Wednesday, October 29, 2014

Halloween and Remembering our Saints

Halloween 1982, Eston, SK
As a kid, Halloween was second in my estimation only to Christmas, as far as holidays went.  Not only was there a mountain of candy and dressing up on the day, but there a season of anticipation of coming up with and preparing an original and creative costume.  There was also was a party at school, including a parade through the classrooms.  In my school some of the Christian families didn’t allow their children to participate in school Halloween festivities because the holiday was viewed as non-Christian, even anti-Christian.  But there are plenty of ways to talk about and prepare for Halloween through a lens of faith. 

For starters, Halloween (like so many holidays that have been secularized) began in the church.  All Hallows Eve is the evening before All Hallows/All Saints Day, the day to remember those saints who have been witnesses to God’s reign in times past.  On this day and on All Souls Day which follows, we have an opportunity to intentionally remember those we have lost and the faithful ‘saints’ who have gone before us. 

Who do we remember from the past and what ‘saints’ are still with us?  Who are the family members who have been and are faithful witnesses to God’s reign?  In our family we sometimes remember and tell the stories of Joe’s grandpa and my own who were conscientious objectors during the 2nd World War.  My grandpa served in the Forestry Service in Canada.  Joe’s grandpa was a smoke jumper in western Montana.  Another of his grandpas went to prison for his resistance to war.  In our families, these stories that witness to the way of Jesus – serving the community and eschewing violence – are powerful reminders of how we are still called to follow Christ’s example.

Halloween can also be an opportunity to give thanks for the generosity of neighbors who welcome hordes of children and freely offer gifts of chocolate and candy (which parents can later sneak out of the bucket). It may also be an opportunity to think about how to be generous ourselves, and to encourage generosity in our children.  This year I want to at least temper the attitude of mass sugar consumption by offering a parallel treat-or-treat experience that involves giving.  We’re going to collect non-perishables for the food bank in addition to the candy and encourage others at the annual Halloween party we attend to do the same. 

For a few more reflections on how to celebrate Halloween with a faith lens, check out the bloggers at Practicing Families here and here, Mennonite pastor Joanna Harader's reflections about life in a holiday that celebrates death here and finally a possible book for conversation about what’s scary at Worshiping with Children.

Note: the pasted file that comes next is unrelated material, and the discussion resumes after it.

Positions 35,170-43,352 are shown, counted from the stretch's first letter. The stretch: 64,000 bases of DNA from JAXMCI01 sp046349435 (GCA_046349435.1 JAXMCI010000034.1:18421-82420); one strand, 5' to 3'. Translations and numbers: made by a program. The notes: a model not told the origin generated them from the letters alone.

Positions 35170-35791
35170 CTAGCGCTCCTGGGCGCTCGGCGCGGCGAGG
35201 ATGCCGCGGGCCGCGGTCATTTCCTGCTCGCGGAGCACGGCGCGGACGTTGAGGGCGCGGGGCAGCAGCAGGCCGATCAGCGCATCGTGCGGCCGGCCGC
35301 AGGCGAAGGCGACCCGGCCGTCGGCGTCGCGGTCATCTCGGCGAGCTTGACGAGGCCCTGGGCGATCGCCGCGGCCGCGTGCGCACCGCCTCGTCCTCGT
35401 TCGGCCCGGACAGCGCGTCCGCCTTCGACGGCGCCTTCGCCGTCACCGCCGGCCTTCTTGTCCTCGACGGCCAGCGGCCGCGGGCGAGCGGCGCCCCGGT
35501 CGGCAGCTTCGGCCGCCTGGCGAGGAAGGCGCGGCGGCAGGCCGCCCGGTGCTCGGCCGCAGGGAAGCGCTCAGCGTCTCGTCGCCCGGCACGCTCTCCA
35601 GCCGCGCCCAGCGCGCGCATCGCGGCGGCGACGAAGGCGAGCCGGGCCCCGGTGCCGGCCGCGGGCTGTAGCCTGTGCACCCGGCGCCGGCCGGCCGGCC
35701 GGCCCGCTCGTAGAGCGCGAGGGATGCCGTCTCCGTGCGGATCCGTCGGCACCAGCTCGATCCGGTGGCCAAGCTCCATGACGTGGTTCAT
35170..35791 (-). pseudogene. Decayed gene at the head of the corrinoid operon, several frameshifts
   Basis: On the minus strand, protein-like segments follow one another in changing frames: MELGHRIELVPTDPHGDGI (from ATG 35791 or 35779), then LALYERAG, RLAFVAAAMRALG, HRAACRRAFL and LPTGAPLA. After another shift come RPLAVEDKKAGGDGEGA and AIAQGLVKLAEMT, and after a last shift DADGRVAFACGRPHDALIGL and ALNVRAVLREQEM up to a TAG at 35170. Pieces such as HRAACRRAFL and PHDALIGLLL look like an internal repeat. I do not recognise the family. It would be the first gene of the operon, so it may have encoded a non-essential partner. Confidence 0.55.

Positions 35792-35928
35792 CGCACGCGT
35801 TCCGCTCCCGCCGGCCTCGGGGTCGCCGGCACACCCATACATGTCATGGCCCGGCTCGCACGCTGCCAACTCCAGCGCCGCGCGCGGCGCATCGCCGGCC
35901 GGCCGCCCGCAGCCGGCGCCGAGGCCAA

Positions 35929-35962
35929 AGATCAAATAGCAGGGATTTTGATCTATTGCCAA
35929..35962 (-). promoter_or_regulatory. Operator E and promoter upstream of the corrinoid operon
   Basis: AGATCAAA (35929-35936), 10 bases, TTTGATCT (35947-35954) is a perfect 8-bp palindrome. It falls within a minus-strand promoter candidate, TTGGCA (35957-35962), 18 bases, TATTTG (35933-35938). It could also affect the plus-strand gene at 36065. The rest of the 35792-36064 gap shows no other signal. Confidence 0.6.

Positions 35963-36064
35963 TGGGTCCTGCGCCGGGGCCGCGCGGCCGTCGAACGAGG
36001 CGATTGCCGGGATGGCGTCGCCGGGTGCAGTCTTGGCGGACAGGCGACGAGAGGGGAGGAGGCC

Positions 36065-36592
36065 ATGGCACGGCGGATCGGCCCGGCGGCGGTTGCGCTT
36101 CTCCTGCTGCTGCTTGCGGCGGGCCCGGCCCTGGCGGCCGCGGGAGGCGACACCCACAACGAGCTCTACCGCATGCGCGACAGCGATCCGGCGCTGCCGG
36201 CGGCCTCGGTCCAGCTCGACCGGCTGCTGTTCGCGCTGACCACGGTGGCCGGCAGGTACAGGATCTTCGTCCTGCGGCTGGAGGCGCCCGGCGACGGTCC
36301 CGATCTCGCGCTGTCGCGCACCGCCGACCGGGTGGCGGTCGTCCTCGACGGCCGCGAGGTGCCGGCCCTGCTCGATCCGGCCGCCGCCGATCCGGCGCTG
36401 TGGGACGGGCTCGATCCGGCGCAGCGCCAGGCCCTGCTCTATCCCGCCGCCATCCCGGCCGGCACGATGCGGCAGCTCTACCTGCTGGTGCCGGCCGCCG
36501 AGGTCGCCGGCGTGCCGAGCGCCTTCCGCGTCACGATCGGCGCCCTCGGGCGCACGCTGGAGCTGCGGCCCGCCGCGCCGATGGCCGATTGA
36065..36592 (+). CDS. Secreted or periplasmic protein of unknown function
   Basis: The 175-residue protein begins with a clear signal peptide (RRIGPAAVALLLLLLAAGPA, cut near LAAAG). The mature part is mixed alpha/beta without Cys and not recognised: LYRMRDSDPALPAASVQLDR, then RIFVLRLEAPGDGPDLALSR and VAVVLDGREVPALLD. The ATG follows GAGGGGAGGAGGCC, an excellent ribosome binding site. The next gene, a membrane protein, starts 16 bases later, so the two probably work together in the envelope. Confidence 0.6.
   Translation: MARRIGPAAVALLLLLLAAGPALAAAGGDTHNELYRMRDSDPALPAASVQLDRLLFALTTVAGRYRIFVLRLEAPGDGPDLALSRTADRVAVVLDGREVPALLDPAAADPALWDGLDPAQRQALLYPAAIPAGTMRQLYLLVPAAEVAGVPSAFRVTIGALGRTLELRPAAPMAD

Tuesday, October 21, 2014

Sabbath Keeping for Busy People in my preparation for sermon writing this Sunday I read: our standard answer to the question, ‘How are you?’ has shifted from, ‘Fine, thanks.’ to ‘Busy.’   Possibly with a shrug and an implied or explicit, ‘Well, you know,’ because we all experience it.  I certainly have answered that way many times myself.  Who isn’t busy who’s juggling a balance of work with family and other relationships plus additional community responsibilities and pursuits.

‘Busy’ is exactly the problem that the gift of Sabbath seeks to engage.  The problem of busy is that most of what makes us busy is the race to keep up with a culture that has nothing to do with God’s economy and kin-dom (built on relationship).  It has, instead, everything to do with the empire of better, more, faster.  This is true even when individually our activities may be good and necessary ones.  Jesus was explicit: “Sabbath is made for humans.”  We should embrace this gift.

Lee Hull Moses writes in Hopes and Fear: Everyday Theology for New Parents and Other Tired, Anxious People, “The Sabbath commandment is rooted in God’s own day of rest after six busy days of creating the world: ‘and on the seventh day, God finished the work that [God] had done, and rested on the seventh day from all the work [which was] done.’ (Gen 2:2)  That word finished glares at me from the page…The hard part, it seems to me, is the stopping – especially when the work isn’t done…Must I really finish all the work before I rest?  ‘God,’ I think irreverently, ‘did not have a toddler at home.’”

And yet if we want our toddlers – or our teens or our children of any age – to understand the goodness of the world God created, and to live in that reality rather than one created by the constant activity of produce and consume, the rhythm of Sabbath is important.  Not only important but key in recognizing the God of Creation as the God of justice for all created beings.  As the people of God in the Bible let go of Sabbath keeping and turned away from it as a way of life, they turned more toward injustice.  Prophets like Isaiah and Amos are not kind in their words for those who ‘profane’ Sabbath.

Do a quick search on Practicing Families for Sabbath and you’ll see many ideas about how different families incorporate this practice into their lives (eg. here, here and here).  A little to my chagrin, some of them even involve staying home from church.  None of them, however, involve sports practices, homework, email, errand running or laundry.  What they have in common is a focus on holy rest, relationship, and a reminder that at our center, we are God’s not the world’s.  It is out of this rhythm of knowing whose we are that we can re-enter busy.